Should I Be Worried If My Dog Is Clingy?
Often, dogs become clingy because of something physical in their environment, such as a change in routine from having a new baby in the family or being uneasy around a stranger.
However, sometimes clinginess can be a sign of dog dementia or a health issue. Therefore, if your dog becomes clingy while simultaneously acting like he’s not feeling well, you should call your veterinarian.
How to Stop a Dog From Being Clingy
Assuming that your dog’s clinginess isn’t because of a health reason, below are some strategies you can use to help your dog become less clingy.
1. Utilize Distraction
The chances of your dog becoming clingy are higher if he’s bored. Therefore, try to stimulate his mind by giving him toys that require him to think. An excellent example is a toy that you can hide a treat in.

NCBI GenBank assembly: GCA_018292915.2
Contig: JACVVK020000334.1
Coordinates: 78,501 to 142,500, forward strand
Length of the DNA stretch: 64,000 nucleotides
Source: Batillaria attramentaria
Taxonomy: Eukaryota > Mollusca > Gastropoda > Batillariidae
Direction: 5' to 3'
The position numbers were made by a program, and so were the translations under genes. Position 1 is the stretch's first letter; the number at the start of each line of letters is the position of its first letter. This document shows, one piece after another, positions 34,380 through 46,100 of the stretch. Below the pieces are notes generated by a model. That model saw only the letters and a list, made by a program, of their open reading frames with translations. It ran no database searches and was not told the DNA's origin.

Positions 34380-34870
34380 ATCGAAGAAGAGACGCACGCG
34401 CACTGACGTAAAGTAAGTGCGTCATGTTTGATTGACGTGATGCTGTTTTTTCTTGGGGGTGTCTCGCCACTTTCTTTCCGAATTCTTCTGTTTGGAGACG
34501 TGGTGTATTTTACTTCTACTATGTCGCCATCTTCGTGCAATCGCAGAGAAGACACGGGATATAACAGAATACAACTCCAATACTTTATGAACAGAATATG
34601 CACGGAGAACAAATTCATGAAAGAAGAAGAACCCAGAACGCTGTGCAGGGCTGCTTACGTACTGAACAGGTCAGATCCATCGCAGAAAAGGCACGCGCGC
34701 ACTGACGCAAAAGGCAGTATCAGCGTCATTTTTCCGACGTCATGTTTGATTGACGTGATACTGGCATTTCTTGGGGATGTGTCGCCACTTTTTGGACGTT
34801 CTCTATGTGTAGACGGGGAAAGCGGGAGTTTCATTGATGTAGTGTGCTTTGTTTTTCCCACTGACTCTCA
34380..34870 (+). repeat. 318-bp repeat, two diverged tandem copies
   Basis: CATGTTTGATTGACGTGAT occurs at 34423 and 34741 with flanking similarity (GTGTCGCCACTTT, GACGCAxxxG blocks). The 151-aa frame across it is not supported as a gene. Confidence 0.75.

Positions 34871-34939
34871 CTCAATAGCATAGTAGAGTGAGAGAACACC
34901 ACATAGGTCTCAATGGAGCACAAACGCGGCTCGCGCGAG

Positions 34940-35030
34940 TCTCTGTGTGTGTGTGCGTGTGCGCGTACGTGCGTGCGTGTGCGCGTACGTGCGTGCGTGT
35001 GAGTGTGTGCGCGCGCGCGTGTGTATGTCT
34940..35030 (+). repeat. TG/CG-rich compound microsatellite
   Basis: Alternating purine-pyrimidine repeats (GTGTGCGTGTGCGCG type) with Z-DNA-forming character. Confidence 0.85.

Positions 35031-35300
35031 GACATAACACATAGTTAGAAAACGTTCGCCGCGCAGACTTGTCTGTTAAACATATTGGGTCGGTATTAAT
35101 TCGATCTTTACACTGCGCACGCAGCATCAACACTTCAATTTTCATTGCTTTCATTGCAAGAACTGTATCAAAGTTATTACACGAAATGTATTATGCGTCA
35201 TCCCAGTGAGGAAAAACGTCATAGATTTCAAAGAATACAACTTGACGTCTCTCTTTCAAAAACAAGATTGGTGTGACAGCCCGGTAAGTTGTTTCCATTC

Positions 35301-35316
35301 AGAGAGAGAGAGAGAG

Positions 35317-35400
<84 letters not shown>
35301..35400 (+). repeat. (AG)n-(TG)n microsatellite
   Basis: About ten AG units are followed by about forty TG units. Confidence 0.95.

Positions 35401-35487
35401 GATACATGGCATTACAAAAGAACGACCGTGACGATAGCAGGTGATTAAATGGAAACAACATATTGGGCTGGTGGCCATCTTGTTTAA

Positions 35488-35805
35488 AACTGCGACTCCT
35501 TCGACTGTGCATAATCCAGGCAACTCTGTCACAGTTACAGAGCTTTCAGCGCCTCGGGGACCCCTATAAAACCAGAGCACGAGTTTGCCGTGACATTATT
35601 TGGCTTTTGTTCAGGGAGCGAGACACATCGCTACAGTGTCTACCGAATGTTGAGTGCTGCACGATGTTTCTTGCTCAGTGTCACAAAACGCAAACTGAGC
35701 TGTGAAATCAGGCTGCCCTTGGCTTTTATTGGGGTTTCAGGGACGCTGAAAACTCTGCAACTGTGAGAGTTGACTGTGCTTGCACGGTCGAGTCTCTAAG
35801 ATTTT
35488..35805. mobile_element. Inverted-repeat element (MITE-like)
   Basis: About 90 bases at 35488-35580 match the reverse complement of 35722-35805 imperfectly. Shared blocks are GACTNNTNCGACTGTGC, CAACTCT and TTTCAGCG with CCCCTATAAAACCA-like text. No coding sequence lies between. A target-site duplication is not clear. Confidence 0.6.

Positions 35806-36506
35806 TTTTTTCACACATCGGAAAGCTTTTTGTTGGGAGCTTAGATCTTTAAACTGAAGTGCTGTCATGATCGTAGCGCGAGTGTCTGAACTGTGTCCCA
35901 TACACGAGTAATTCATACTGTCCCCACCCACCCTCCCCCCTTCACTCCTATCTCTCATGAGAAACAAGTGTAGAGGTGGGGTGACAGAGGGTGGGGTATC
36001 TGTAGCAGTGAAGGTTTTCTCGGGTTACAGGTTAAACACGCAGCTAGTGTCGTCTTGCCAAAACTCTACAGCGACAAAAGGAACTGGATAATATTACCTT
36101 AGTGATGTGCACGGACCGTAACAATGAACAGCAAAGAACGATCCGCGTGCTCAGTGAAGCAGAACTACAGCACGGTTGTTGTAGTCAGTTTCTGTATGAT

2. Get Him Outside
Exercise is critical for a clingy dog. The more you can wear your dog out through fun time at the dog park, long walks, and a rigorous round of playing ball, the less likely your dog is to cling to your side when you’re home.
3. Get Your Dog Used to Different Movements
If the kitchen equates to your dog always getting a meal or a treat, he’s likely going to cling to you when you’re there. Likewise, any place that your dog expects you to perform a particular behavior that interests him will result in more clinginess. Therefore, try doing opposite behaviors in these areas so that your dog becomes desensitized to your movement.
4. Give Your Dog His Own Space